Screen for my downspout drain. Another circle in the "funnel" leading
to the underground drain line. Just pick it up once/year and dump all
the leaves/trash rather than having them go down the drain to
eventually plug it up.
There's too much to throw out, is the problem! The girlie advertised
"free topsoil" on Craigslist and the response was incredible, but I
still have several truckloads already hand-sorted stacked up beside/
behind the garage, and still more driveway to clean off. The previous
owner was a composting machine, apparently. It'd take several months,
two trash cans a week, to even make a noticeable dent in this stuff.
The good thing is, I'm apparently making several gardening enthusiasts
very happy, as everyone who's come by to take some has raved about how
dark and rich the stuff is.
You can rent a machine like a bobcat skidsteer. A special attachment
called a landplane can also be rented for your problem. The
attachment has holes in it allowing you to sift material. You fill
the attachment with material and then bump it up and down to sift.
Other attachment can do the same job.
Any Bobcat dealer will rent you these things and will deliver them as
well as pick them up. A skidsteer is simple to operate if you don't
know how then you can learn. They don't care how much experience you
have just how much money. links:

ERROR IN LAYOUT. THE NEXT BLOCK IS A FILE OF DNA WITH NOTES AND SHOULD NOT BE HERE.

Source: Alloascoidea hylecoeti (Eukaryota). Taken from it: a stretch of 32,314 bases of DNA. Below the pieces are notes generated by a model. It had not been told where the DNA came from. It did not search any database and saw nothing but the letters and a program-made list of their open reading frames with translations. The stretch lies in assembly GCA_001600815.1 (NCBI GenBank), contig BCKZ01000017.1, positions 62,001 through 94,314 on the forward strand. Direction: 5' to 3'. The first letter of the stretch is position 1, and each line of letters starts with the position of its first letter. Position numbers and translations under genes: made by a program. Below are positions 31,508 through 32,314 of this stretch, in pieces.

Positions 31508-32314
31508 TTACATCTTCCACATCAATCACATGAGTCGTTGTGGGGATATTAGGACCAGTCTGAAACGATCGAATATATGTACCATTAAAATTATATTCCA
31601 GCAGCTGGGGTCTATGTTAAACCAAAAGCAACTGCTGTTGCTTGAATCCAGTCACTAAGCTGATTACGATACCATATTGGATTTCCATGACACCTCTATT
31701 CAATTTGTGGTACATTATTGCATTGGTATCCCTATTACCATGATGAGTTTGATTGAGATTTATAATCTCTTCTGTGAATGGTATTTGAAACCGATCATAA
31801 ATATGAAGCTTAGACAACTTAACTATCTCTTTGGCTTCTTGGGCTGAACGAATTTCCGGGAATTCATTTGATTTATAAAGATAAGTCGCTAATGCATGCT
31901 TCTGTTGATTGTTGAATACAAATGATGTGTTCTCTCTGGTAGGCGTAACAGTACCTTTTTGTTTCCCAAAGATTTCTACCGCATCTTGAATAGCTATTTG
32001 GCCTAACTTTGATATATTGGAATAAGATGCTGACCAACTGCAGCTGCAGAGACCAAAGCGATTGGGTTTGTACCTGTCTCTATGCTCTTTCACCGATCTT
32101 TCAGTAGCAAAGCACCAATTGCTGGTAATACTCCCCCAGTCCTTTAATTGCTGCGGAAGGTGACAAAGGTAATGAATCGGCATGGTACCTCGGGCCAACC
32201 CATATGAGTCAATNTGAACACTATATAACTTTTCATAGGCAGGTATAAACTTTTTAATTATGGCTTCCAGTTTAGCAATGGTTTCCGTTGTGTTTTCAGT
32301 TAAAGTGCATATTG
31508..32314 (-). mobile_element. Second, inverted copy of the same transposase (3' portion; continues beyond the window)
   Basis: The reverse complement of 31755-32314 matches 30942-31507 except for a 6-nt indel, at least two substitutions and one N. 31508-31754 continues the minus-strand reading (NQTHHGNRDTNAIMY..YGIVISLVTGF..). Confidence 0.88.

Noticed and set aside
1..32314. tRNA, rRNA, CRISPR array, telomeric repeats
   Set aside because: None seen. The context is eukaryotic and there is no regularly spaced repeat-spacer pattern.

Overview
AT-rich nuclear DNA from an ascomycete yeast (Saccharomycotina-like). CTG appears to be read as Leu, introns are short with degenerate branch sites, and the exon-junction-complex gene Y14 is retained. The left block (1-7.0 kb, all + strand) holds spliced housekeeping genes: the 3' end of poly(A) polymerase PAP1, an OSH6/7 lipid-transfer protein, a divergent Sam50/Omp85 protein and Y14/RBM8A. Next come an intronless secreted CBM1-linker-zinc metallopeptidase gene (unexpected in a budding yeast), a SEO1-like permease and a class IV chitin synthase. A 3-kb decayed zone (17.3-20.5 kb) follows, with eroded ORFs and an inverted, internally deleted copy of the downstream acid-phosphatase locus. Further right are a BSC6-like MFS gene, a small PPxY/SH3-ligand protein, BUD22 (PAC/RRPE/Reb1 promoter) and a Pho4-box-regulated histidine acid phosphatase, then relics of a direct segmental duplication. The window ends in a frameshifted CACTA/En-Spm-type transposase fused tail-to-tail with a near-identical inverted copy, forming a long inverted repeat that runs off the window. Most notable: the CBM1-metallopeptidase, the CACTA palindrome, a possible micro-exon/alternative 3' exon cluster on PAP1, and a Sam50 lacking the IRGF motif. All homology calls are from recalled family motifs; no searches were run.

Get a hod trough. A shallow trough, or even a wading pool. Float the crud
and the rocks sink. Shovel off each.
A little messy, but works like a charm. Run a hose in there to flow lots of
gook out of it. All the stuff that goes to the bottom can be run through
hardware cloth stretched over a 2 x 4 frame to get out the little rocks.
You will use the hardware cloth frame for many other things over time, too.
As the last step, when you run the rock over the hardware cloth, spray the
rock, and you got nice clean rocks.
use two or more layers of 1/4" screen(offset) if you need a finer
screening. Staple them to a 2x4 box frame,sit that atop a trash can or 55
gal drum,or make legs for it.
"chicken wire" has huge holes,about an inch in diameter.
it would let rocks thru.
I just used 1/2" - I figure for free, the end user can screen out the
small stuff if they really want to. I don't think it hurts anything
anyway, as it's a small fraction of the soil I have that's "infested"
replace "roosters" with "cox" to reply.
Well, thanks for the advice guys, I stopped by my friendly local
hardware store on my way home from work and got some 1/2" hardware cloth
and some "seconds" 2x4s, knocked together a little frame, worked like a
charm. Good thing I did too because a guy showed up with a full sized
pickup and loaded it to the rails. Actually made a dent in my little
topsoil collection! Only have about 10 feet on one side of the driveway
to finish, but now I have a big pile of rocks and gravel sitting in the
middle of the drive :(
replace "roosters" with "cox" to reply.
This thread is starting to look like "challenge of the century". Try
putting a shovel-full at a time into a bucket, shake it a bit so's the
stone (hopefully) goes to the bottom. Lift out the mulch, the stone